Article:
We were at a standoff-caught between the stress of a mounting to-do list and the desire to not respond with childish emotion.
“I know there’s not enough time to get it all done,” I said with calculated rhythm designed to meter the frustration that was seething just beneath the surface.
“That’s why we have to do it. We have to make this trip happen.”
The trip in question was an invitation from Southwest airlines to fly on their first ever international flight from Houston to Costa Rica. The theme of the trip was using travel to connect people. The irony of the theming and timing of the trip was uncanny.
The invitation to take five days away from our normal life and reconnect came at a moment when we lacking in both normalcy and any spare time. Just a week before Gary had started a long-term work contract in another state. Six weeks before that, I started grad school. To say that we were stretched thin and separated by our current circumstances would be an understatement.
The separation was not just emotional. Our current normal put us in a place where there were thousands of miles between us physically. I was holding down the fort at home, managing class, work, and raising four kids, while Gary was bringing home the bacon on a long term contract in Boise. The opportunity to drop everything and take a trip just for us seemed like an impossible, and frankly irresponsible, luxury.
On the other hand, it seemed just as irresponsible not to prioritize our marriage at a time when everything else seemed to be at the top of the list. And, there was the unmistakable signpost in the ebb and flow of our married life that demanded attention. After nearly 25 years, we were at a proverbial punctuation mark-a place where we needed to claim a sacred moment for our relationship as husband and wife.
To not take this trip would be like Edmund Hilary and Tenzing Norgay reaching the summit and skipping the flag planting and picture taking.
Our Everest had come in the form of the inexorable task of raising children. I like to believe that our parenting mountain was more rugged than most-we had a child with ongoing and demanding special needs. What’s more, the blessing of adding more than the average number of children meant a protracted period of time when the demands to just meet the daily needs were relentless. Maybe it wasn’t harder for us, though, maybe we were just ill-equipped. Either way, loss is no respecter of reasoning. With every ounce we gave to better parenting, we lost to connection in our marriage.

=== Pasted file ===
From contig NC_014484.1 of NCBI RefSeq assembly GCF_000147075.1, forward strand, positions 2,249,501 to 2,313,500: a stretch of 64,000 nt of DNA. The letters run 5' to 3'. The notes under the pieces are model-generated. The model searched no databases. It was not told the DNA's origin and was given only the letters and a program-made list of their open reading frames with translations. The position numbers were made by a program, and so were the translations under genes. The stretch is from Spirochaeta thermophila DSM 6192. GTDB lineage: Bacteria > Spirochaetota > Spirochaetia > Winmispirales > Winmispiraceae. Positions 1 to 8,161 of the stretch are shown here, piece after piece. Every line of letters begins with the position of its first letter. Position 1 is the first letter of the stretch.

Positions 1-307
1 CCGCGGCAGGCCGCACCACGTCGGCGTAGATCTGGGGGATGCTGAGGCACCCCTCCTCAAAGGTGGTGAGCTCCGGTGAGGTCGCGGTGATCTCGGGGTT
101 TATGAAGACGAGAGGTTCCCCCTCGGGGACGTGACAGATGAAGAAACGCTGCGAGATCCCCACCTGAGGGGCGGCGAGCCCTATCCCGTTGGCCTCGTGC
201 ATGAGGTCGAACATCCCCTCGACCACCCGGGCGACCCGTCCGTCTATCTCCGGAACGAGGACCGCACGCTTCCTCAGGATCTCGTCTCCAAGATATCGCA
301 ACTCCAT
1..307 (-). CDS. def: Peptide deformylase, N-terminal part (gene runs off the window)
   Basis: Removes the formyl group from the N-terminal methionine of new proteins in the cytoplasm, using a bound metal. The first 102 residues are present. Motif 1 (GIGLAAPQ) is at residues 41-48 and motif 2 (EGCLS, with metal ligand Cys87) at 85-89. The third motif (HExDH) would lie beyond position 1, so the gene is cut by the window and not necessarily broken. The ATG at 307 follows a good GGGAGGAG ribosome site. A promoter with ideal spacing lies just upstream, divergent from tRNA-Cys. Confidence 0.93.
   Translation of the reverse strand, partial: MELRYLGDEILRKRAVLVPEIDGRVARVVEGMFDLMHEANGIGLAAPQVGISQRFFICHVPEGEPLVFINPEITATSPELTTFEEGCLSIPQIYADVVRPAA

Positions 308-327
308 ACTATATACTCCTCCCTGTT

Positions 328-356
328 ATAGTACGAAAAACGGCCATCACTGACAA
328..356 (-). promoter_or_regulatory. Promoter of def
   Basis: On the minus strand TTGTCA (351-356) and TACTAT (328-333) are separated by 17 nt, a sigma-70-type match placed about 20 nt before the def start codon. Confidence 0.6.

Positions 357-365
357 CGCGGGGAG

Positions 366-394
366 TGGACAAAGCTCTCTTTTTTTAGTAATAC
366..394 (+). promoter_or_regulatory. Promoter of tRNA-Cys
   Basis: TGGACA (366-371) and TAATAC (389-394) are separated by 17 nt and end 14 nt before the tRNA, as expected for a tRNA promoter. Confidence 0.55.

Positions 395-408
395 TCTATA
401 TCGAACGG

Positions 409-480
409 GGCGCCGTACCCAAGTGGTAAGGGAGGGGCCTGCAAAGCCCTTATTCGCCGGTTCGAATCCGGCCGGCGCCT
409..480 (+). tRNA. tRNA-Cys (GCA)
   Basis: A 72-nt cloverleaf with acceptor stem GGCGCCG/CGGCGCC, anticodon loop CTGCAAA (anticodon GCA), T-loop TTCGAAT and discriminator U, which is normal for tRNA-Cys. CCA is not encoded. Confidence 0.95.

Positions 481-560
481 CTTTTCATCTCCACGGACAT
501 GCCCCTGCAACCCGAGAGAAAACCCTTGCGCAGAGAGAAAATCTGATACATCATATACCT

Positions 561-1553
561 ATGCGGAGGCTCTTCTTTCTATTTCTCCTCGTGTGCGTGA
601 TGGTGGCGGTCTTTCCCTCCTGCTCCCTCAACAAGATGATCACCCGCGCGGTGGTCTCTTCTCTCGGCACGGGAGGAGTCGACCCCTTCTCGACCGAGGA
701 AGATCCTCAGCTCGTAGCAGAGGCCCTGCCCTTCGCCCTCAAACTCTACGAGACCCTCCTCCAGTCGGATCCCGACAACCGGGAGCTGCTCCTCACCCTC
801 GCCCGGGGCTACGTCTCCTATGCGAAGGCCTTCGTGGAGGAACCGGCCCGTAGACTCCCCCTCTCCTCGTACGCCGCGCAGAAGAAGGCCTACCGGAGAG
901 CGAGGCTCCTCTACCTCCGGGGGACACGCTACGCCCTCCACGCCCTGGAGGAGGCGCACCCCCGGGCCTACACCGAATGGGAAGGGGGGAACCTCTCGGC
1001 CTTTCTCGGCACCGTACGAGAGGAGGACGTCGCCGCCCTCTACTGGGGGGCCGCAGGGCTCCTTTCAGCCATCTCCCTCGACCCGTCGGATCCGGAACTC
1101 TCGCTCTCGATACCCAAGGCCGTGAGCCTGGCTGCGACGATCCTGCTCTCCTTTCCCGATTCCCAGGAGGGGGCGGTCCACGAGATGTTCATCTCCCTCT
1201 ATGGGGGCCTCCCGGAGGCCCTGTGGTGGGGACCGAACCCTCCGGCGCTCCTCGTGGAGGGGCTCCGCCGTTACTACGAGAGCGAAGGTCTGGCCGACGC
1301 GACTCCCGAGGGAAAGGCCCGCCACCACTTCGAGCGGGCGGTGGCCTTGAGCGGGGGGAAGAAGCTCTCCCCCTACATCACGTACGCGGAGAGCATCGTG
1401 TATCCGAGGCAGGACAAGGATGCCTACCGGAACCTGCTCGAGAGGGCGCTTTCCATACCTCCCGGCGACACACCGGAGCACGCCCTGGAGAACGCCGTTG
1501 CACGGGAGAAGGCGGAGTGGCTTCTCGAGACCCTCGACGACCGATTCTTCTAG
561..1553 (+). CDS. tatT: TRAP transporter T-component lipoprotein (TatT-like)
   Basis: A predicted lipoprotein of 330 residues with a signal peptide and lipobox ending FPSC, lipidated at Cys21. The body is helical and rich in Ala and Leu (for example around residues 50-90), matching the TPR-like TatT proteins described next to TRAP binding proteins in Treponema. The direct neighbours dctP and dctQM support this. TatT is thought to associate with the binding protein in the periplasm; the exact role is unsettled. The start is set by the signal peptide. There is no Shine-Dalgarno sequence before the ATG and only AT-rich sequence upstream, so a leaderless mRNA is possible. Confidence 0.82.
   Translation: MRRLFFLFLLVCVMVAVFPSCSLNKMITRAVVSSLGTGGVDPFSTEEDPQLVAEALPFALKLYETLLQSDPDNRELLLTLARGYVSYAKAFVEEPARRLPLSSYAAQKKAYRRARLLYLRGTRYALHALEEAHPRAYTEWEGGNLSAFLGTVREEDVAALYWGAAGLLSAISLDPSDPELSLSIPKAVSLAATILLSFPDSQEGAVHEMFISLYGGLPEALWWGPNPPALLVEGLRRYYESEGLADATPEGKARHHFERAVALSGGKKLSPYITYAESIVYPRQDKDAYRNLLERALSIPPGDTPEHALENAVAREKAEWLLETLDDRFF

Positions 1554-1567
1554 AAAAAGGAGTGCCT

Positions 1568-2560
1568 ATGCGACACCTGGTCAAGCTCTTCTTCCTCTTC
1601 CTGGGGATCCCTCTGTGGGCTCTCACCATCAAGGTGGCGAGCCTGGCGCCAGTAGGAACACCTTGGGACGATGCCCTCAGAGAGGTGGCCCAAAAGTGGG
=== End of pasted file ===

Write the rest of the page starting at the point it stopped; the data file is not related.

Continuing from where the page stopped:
After numbly putting one foot in the front of the other through those lean years, we had come out on the other side still in love and thrilled that neither of us had been permanently misplaced in the grueling process. Despite the damage done by a decade and a half of neglect, we were both still as committed as ever to our couplehood.
And that was a truth worthy of recognition.
This trip was an opportunity to honor the pain and sacrifice of the past, and make a commitment to the future. It was also a chance to just be us. To have fun-if we could remember how.
It turns out saying yes to the trip was the easy part. The deluge of duties that followed was almost enough to call it all off. I suppose it’s a fitting metaphor for marriage. Saying ‘I do’ is easy. Everything after that is where it gets gritty.
The trip we claimed in the name of “come hell or high water” started with each of us in a different state. My contribution to making it work involved getting four kids packed and headed in three different directions before hopping on an early flight to Houston. Meanwhile, back in Boise, he finished up a week full of meetings before narrowly making his first of several connecting flights. Our plan was to meet in Houston with just 30 minutes to spare to make the only flight out to Costa Rica.
As agreed, I board the flight early and wait for him to arrive, knowing that 30 minutes will be a close connection from one flight to the next. I can’t take my eyes off the doorway in anticipation. A mix nervous, giddy energy finds its way to my legs and I drum them incessantly-waiting, hoping, pinning so much more on this trip than just a few days of vacation.
Finally, he is walking down the aisle, and I can’t take my eyes off of him or wipe the smile off my face-a fitting twist for a modern love story.
When we lock eyes, all the extra energy falls away. I feel grounded At home. I feel the security that comes from a relationship between two people who have chosen to get dirty and broken year after year in the fight towards forever.
Remembering that feeling is always, no matter the distance needed to travel, worth the trip.